Bullying of senior doctors rife in public health system, report finds
A survey published of senior doctors and dentists working in New Zealand’s public health system found more than a third had been bullied at work, and two-thirds had witnessed others being bullied.
The Association of Salaried Medical Specialists (ASMS) report, Bullying in the New Zealand senior medical workforce: prevalence, correlates and consequences, is available on the ASMS website at https://www.asms.org.nz/wp-content/uploads/2017/11/ASMS-Health-Dialogue-Bullying-WEB.pdf. The survey of ASMS members was carried out in June 2017, with a response rate of 40.8%.
Key findings included:
- More than a third of respondents (37.2%) said they had been bullied, and more than two-thirds (67.5%) reported witnessing bullying of colleagues.
- The prevalence of bullying in New Zealand’s senior doctors appears higher than shown in comparable international surveys of health sector workers.
- The prevalence of bullying is strongly associated with high workplace demands, and low peer and non-clinical managerial support.
- Workplace bullying occurs more often, and in different forms, for certain groups of senior doctors, eg overseas-trained doctors working in New Zealand, women, doctors aged 40 to 59, and in some specialties (emergency medicine, general surgery and specialist surgery).
- Only a third of doctors who said they had been bullied reported what had happened, with the main reasons for not reporting being fear of not being supported, and concern that reporting would make the situation worse.
ASMS Executive Director Ian Powell says the survey findings are very concerning and the union would be discussing them further with DHB chief executives and senior managers. Copies of the report had been sent to all DHB Chief Executives, as well as new Minister of Health, Dr David Clark.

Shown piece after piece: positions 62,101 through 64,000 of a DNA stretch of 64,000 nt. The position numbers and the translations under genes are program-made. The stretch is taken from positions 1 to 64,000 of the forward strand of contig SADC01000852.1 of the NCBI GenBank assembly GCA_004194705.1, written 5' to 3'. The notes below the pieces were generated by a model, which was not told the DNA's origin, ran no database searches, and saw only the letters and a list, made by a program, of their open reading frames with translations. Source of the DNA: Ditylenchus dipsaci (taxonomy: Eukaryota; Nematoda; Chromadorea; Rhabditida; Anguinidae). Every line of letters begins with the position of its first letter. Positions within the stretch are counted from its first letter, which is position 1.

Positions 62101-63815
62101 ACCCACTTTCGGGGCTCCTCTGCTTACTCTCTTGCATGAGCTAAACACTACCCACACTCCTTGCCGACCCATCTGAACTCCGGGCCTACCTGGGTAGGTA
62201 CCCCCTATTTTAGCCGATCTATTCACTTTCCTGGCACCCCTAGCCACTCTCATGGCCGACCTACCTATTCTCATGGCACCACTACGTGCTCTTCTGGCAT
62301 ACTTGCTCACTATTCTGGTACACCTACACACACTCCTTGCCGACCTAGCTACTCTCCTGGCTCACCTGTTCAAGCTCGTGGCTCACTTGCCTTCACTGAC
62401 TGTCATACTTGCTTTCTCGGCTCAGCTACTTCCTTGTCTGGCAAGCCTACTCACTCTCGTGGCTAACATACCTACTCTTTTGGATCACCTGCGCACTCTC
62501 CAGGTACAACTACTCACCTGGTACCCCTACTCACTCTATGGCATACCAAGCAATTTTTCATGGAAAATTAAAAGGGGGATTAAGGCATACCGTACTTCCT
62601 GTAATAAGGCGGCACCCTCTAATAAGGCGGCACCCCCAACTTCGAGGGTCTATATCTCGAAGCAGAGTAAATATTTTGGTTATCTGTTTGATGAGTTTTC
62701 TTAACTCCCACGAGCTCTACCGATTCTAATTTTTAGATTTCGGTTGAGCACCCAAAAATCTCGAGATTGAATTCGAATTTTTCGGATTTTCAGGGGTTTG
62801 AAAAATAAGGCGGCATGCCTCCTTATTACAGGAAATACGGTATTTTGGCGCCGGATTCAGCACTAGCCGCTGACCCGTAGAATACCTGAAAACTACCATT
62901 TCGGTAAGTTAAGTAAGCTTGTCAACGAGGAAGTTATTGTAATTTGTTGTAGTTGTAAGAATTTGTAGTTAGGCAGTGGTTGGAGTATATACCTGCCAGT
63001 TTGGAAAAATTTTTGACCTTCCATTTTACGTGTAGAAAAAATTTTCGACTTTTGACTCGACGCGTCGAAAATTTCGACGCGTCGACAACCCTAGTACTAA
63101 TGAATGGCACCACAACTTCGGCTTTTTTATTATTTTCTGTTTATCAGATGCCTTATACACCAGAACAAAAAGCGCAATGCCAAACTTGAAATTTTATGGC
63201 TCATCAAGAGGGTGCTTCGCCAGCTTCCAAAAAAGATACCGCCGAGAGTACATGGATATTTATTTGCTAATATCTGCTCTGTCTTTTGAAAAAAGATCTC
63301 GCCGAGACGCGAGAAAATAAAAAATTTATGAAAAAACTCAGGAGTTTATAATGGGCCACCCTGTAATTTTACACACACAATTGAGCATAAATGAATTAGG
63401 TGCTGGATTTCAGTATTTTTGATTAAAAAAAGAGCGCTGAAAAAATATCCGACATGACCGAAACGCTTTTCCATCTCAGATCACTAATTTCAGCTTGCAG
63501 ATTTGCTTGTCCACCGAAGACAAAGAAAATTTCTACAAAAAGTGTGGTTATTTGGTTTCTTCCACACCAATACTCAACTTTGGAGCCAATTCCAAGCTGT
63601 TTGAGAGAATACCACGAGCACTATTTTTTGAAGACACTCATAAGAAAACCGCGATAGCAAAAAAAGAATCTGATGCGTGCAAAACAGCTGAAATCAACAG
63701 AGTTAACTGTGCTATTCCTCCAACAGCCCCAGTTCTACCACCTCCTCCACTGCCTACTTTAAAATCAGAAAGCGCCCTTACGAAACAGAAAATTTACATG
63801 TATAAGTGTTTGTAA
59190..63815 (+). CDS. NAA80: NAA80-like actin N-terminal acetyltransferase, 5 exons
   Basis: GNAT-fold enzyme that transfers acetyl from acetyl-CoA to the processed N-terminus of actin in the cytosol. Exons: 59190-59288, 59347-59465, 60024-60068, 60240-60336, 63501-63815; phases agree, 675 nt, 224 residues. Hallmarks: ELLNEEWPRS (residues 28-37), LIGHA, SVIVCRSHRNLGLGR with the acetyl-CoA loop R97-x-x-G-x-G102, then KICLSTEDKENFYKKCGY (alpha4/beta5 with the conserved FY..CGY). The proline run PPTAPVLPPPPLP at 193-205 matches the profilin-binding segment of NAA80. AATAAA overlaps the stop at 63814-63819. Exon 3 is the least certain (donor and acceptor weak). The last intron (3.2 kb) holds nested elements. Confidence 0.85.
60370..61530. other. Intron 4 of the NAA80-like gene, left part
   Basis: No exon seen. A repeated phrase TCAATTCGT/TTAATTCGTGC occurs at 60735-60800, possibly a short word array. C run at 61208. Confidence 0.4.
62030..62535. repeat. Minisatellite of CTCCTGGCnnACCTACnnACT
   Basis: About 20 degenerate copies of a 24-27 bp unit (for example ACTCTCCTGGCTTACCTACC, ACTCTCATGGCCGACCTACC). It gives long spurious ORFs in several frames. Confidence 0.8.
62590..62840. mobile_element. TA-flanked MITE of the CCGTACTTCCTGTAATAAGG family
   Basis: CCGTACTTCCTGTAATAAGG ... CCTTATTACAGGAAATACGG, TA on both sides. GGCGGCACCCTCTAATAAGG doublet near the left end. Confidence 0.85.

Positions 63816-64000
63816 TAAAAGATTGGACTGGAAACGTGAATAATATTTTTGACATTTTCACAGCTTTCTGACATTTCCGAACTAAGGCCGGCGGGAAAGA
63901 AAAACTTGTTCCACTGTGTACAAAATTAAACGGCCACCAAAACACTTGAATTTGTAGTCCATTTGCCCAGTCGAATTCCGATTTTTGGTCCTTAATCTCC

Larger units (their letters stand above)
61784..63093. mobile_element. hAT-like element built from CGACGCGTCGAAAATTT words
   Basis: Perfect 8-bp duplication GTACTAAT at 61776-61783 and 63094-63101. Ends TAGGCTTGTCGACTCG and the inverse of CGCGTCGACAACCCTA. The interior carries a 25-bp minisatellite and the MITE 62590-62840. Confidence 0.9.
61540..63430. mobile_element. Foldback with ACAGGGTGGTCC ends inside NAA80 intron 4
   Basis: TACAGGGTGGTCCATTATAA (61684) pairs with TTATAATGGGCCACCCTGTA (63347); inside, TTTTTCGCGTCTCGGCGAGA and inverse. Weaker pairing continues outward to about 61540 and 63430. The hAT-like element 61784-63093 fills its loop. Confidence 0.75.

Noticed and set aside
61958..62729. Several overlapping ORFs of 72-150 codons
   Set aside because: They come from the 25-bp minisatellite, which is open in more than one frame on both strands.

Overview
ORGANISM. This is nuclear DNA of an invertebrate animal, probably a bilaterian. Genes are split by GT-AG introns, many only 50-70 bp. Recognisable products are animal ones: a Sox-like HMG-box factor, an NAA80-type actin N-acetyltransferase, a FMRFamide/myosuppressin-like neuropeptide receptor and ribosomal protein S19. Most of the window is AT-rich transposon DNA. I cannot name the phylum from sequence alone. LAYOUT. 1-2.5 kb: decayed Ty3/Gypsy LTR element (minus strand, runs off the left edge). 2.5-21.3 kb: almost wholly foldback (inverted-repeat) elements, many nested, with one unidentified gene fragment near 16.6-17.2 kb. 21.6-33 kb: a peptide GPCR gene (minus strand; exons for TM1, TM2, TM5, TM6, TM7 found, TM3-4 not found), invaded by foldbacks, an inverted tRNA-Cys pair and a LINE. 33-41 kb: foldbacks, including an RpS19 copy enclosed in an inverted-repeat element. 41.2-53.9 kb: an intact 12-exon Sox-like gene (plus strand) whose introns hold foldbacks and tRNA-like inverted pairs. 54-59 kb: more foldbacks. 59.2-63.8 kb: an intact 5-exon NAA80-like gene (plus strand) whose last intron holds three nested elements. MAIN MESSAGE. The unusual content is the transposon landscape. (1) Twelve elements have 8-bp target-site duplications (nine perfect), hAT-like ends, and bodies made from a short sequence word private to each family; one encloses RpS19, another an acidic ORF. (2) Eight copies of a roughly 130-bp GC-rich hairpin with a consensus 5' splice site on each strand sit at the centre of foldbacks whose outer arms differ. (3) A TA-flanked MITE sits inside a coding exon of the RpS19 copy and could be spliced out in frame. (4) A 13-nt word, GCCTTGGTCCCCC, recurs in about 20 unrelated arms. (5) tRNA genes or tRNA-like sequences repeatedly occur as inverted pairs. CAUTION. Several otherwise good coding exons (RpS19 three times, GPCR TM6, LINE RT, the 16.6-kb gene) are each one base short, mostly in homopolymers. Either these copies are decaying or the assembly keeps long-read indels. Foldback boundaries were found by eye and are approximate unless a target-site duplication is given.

“The prevalence of bullying, coupled with the findings of our previous research into burnout and SMO presenteeism, is yet another symptom of a health system groaning under the pressure of years of neglect and under-resourcing. A number of DHBs are already making very positive moves in taking up initiatives to address bullying and other unprofessional behaviour, but much more is required at a systemic level to provide adequate levels of workforce resourcing and to bring about meaningful culture change within hospitals.”
SPANZA advisories on Tramadol
Following the FDA announcement on 20 April 2017 regarding the use of Codeine and Tramadol in children and in breastfeeding women (read here) the Society of Paediatric Anaesthesia in New Zealand and Australia (SPANZA) asked groups of experts to review the literature and produce advisory statements. The first is regarding the use of Tramadol in children and was circulated in May. The second is regarding the use of Tramadol during breastfeeding and in the neonate.
NIB First Choice Network
Launched on 1 September, the network is designed to control costs for policy holders by promoting the use of specialists within the First Choice Network to reduce claim costs. Specialists are included/excluded from the network based on historical cost analysis for services already provided. NIB estimates that 90% of specialists currently used by NIB policy holders are within the First Choice Network. The efficient market price (EMP) is the set (maximum) price that NIB will pay for certain services. If a specialist is not included in the network, please note that the EMP is all that NIB will pay and there will be a portion that the customer will have to pay (called a gap payment).
The EMP is divided by NIB into two components: the Hospital EMP, and a combined surgeon and anaesthetist EMP. In the latter category both the surgeon and the anaesthetist are individually assessed and if either are outside the EMP then they are spoken to individually by NIB, not as a grouping. If there is any suggestion made from sources outside NIB that your fee is too high then contact NIB directly to discuss this.